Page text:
Too often, environmental performance gets labeled as the responsibility of one team within a company – whether that of a dedicated sustainability staff, external or public affairs, legal or compliance, etc. As a result, a company’s staff can often think of environmental and social governance (ESG) issues as what Douglas Adams once famously termed an SEP – Somebody Else’s Problem.
With the release of its 2013 ESG and Citizenship Report, private equity firm Kravis Kohlberg & Roberts (KKR) shows it’s taking a different approach: KKR has adopted a new global policy that makes identifying and addressing ESG risks in both the pre-investment and investment phases, for its staff, everyone’s problem.
Notably, KKR’s private equity investment professionals are being integrated into the ESG risk assessment process: first, in assessing risks during the diligence phase, and second, working with portfolio companies, consultants and subject matter experts to set performance goals and measure against them during the typical five to seven years a company remains part of its portfolio.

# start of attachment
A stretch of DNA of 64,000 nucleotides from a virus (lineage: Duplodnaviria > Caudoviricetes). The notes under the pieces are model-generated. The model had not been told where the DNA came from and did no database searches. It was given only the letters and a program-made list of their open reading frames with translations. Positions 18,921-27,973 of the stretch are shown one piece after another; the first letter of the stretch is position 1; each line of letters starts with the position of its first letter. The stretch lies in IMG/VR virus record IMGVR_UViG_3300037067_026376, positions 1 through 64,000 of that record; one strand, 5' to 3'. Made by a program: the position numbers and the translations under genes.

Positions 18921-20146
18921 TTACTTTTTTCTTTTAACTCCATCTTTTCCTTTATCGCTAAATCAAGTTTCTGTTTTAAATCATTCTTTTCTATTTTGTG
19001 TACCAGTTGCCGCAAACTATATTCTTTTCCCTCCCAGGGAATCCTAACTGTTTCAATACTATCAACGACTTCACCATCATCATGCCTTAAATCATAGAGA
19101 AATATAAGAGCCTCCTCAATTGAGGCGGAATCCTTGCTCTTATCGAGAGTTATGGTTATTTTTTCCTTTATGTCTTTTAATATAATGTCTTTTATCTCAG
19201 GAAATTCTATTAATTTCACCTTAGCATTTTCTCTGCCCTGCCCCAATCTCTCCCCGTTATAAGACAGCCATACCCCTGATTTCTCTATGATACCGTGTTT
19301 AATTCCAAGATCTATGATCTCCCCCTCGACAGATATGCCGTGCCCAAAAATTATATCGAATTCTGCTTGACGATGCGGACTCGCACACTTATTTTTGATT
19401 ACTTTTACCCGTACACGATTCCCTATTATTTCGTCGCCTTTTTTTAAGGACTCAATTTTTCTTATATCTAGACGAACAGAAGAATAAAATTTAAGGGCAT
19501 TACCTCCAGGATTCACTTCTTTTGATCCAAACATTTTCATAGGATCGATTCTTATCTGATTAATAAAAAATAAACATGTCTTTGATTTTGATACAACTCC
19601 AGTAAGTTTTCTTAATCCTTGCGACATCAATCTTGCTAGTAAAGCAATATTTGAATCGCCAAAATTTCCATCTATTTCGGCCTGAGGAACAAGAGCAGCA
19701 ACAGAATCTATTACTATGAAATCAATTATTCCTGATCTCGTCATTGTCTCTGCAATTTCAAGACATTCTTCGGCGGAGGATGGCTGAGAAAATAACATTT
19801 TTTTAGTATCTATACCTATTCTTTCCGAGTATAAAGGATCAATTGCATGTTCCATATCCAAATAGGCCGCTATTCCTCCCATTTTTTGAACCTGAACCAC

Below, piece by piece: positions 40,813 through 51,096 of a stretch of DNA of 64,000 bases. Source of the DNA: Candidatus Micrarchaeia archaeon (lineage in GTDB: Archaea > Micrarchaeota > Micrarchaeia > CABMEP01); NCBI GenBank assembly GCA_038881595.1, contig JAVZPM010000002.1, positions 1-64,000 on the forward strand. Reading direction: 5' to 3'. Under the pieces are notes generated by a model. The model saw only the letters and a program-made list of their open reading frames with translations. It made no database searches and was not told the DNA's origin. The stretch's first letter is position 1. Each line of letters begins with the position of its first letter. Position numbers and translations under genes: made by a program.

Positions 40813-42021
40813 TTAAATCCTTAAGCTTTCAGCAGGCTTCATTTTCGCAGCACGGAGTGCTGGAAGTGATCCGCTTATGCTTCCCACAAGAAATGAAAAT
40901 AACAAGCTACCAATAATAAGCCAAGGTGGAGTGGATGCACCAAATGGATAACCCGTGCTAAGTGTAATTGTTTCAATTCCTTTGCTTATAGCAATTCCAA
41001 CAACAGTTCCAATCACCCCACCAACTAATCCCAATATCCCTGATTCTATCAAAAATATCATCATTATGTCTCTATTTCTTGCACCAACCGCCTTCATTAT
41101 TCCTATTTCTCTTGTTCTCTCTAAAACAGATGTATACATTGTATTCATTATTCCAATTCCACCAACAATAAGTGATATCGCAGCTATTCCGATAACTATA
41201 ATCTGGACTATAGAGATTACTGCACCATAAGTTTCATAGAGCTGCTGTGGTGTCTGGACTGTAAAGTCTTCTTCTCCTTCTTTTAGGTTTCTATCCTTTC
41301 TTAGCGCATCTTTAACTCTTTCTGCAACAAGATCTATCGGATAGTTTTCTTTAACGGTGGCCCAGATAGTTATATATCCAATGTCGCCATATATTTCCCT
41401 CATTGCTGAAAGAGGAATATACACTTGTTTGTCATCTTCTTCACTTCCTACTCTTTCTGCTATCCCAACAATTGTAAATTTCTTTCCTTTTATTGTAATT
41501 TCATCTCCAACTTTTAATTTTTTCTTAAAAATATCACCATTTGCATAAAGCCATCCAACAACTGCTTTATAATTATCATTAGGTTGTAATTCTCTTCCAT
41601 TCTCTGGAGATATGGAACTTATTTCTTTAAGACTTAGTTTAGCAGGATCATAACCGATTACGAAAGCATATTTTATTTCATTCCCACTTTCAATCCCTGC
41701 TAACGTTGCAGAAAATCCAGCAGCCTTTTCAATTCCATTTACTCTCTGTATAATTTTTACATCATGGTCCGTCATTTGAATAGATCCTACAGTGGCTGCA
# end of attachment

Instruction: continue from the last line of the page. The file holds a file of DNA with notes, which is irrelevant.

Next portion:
KKR’s latest report also outlines how the firm is starting to apply its principles of responsible investment to other sectors, including real estate, energy and infrastructure, taking factors into account like current and future water availability, waste disposal, greenhouse gas emissions, energy conservation and other environmental concerns as they assess investment opportunities. KKR mentions in the report how it is developing sector-specific guides for its staff that encompass a broader set of ESG concerns beyond energy or water efficiency, including climate change impacts.
Integrating these methods across KKR’s organization builds on the progress of its Green Portfolio Program, the result of a partnership between KKR and EDF. Since 2008, the program has helped KKR’s 19 reporting portfolio companies achieve more than $917 million in cost savings and added revenue, while avoiding 1.8 million metric tons of greenhouse gas emissions, 4.7 million tons of waste, and 19.5 million cubic meters of water use.
The goal of initiatives like KKR’s new policy and the Green Portfolio Program isn’t just to achieve short-term reductions; they’re also aimed at changing the culture of companies, demonstrating the ability to square financial and environmental performance.
Reducing our impacts on the planet is everyone’s problem, and KKR is leading the way in demonstrating the importance of everyone being part of the solution.
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